ESPN Logo and the History of the Company

This is a look at the ESPN Logo and some History behind the Company

Many sports fans around the world are well acquainted with the current ESPN logo. It’s an iconic representation of the sporting network. Ever wondered what the ESPN logo stands for or who designed it?

While some corporations go for an elaborate design that features various symbols with secret meaning, on first viewing, the ESPN logo looks basic. But as it turns out, there’s much more behind the basic design than meets the eye. Here’s what the ESPN logo stands for, how it’s evolved throughout the years, and its design elements. 

What Does ESPN Stand For?

The original ESPN logo was encircled in an orange rounded rectangle. Orange is known to cause the psychological reaction of agitation and excitement, which is what ESPN owners wanted from the logo. It helped viewers look forward to the thrill of the sporting activities that the network showed.

The logo’s text is in original red. While the design may look basic, the color is a strong form of symbolism. As ESPN is a sporting network, the red symbolizes power and passion—elements that make sports events more interesting. 

The white background symbolizes purity. Viewers expect nothing but integrity and honesty in competitive players since the younger generation views them as role models.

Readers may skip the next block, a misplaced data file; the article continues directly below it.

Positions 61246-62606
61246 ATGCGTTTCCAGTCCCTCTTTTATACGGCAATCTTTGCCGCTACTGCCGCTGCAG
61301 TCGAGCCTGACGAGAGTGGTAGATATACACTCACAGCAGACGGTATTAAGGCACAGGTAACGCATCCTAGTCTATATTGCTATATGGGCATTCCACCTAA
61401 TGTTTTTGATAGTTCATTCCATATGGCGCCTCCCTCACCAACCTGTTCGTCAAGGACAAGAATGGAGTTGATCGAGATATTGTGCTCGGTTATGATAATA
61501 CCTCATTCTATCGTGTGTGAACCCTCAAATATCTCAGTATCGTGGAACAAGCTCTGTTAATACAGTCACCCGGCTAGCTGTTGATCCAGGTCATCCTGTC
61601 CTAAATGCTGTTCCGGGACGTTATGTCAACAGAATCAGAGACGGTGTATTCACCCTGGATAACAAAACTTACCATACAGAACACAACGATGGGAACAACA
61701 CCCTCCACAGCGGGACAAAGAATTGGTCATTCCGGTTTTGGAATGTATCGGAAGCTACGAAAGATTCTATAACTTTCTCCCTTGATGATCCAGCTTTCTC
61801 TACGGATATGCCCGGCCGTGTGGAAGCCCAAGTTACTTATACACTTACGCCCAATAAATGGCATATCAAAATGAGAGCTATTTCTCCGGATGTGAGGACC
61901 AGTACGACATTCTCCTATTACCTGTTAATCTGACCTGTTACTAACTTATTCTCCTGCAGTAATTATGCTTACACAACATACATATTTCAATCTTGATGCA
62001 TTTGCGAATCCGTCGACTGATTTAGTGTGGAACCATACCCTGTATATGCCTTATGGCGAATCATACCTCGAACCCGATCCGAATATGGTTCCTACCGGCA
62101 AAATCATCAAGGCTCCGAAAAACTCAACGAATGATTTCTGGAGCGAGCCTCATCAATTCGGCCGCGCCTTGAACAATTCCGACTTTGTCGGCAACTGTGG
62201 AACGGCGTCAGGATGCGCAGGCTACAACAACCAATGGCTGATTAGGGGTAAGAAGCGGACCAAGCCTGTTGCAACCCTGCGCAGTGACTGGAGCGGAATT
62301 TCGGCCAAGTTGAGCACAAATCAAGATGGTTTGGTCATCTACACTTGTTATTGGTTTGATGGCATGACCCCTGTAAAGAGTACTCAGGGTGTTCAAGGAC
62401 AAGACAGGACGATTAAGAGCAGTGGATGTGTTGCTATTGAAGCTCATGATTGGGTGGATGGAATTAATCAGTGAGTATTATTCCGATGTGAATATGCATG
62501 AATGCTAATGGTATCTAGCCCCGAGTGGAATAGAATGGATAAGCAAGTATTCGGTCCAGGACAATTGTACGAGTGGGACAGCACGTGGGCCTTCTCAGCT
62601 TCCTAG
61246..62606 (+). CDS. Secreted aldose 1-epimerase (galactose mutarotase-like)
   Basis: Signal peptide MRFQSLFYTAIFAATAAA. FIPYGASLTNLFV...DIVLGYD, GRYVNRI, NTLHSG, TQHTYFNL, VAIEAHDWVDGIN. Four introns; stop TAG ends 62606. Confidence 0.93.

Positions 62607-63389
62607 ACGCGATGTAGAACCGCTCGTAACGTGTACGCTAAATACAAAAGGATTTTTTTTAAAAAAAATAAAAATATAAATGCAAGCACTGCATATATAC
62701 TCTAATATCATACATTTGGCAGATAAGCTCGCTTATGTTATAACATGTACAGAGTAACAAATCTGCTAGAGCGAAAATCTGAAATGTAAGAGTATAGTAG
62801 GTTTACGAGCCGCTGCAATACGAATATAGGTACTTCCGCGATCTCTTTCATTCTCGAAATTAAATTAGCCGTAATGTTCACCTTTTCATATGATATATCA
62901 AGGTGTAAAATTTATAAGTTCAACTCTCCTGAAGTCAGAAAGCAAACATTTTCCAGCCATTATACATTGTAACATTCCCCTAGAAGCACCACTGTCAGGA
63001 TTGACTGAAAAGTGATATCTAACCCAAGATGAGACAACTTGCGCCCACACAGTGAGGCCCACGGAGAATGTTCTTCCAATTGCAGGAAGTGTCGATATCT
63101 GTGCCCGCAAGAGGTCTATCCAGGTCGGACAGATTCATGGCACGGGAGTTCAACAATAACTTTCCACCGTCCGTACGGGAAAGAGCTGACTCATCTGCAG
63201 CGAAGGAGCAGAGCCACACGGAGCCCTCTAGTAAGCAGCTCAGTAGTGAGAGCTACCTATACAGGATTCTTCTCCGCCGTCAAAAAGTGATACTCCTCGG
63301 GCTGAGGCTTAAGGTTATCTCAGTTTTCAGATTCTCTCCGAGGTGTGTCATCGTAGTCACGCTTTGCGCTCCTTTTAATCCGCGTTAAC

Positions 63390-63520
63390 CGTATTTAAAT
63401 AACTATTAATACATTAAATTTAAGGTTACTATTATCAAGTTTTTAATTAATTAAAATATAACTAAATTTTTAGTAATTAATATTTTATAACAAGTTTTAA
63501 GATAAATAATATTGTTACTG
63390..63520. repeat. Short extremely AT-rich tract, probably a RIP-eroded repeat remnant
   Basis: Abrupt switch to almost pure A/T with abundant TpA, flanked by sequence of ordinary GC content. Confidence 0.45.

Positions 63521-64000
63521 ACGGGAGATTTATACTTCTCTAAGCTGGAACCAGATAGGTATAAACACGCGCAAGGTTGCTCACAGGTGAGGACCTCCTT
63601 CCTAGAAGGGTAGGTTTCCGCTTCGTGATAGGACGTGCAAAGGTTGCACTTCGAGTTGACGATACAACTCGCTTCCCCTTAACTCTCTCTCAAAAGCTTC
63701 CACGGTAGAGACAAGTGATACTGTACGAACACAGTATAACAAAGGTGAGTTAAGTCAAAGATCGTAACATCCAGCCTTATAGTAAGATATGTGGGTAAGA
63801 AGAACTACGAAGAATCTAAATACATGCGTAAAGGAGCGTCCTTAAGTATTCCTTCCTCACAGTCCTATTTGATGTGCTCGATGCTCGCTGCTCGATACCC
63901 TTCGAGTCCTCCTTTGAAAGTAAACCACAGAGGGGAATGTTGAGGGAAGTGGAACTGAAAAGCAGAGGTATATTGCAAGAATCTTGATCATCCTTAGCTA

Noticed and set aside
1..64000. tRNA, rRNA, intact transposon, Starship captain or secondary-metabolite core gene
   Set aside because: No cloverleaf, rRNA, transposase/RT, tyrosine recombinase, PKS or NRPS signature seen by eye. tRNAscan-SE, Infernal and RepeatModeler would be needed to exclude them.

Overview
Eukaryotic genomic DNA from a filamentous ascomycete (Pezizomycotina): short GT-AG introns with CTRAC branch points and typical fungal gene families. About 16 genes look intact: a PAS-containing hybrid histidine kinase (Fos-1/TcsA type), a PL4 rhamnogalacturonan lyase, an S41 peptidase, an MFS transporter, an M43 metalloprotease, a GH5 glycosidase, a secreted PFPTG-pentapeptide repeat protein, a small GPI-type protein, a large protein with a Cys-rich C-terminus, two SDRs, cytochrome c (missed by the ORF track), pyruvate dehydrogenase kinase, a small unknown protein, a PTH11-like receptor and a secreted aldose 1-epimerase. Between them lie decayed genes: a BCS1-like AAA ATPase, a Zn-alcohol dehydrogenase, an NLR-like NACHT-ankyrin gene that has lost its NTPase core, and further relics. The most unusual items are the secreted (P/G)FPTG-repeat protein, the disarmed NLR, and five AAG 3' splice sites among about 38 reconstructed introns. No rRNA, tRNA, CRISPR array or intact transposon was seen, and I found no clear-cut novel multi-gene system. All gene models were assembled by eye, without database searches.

Who Designed the ESPN Logo?

Aldo Novarese designed the original ESPN logo in 1978 with the Stop font. In 1985, there were some alterations done. The white mark shot upwards in an elongated manner then cut through all the letters. The sweeping stroke was meant to give the emblem a stronger psychological impact on viewers.  

Other changes were a brighter shade of red that created a semblance of tension and urgency. It helped provoke excitement in the target audience in readiness for the forthcoming televised sporting events.

ESPN is an acronym for Entertainment & Sports Programming Network. Prior to its change of name, co-founder Bill Rasmussen named the company ESP.  The rationale for naming it with only three characters was to raise the sports network profile to the same level as NBC, ABC, and CBS.